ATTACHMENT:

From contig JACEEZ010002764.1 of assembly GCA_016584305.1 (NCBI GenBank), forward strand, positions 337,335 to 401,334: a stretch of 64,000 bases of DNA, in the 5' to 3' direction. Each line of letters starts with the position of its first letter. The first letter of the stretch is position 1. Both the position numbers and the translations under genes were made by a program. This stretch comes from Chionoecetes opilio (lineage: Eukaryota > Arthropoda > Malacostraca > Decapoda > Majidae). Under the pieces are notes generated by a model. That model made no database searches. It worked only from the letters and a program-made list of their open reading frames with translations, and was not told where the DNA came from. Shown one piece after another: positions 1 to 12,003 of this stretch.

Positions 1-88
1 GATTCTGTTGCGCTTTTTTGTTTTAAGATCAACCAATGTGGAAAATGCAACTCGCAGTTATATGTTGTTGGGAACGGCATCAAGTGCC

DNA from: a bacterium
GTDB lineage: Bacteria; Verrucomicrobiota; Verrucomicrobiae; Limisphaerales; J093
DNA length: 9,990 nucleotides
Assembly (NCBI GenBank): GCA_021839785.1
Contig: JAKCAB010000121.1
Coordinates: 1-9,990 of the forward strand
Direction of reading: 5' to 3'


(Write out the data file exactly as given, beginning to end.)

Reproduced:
From contig JACEEZ010002764.1 of assembly GCA_016584305.1 (NCBI GenBank), forward strand, positions 337,335 to 401,334: a stretch of 64,000 bases of DNA, in the 5' to 3' direction. Each line of letters starts with the position of its first letter. The first letter of the stretch is position 1. Both the position numbers and the translations under genes were made by a program. This stretch comes from Chionoecetes opilio (lineage: Eukaryota > Arthropoda > Malacostraca > Decapoda > Majidae). Under the pieces are notes generated by a model. That model made no database searches. It worked only from the letters and a program-made list of their open reading frames with translations, and was not told where the DNA came from. Shown one piece after another: positions 1 to 12,003 of this stretch.

Positions 1-88
1 GATTCTGTTGCGCTTTTTTGTTTTAAGATCAACCAATGTGGAAAATGCAACTCGCAGTTATATGTTGTTGGGAACGGCATCAAGTGCC

DNA from: a bacterium
GTDB lineage: Bacteria; Verrucomicrobiota; Verrucomicrobiae; Limisphaerales; J093
DNA length: 9,990 nucleotides
Assembly (NCBI GenBank): GCA_021839785.1
Contig: JAKCAB010000121.1
Coordinates: 1-9,990 of the forward strand
Direction of reading: 5' to 3'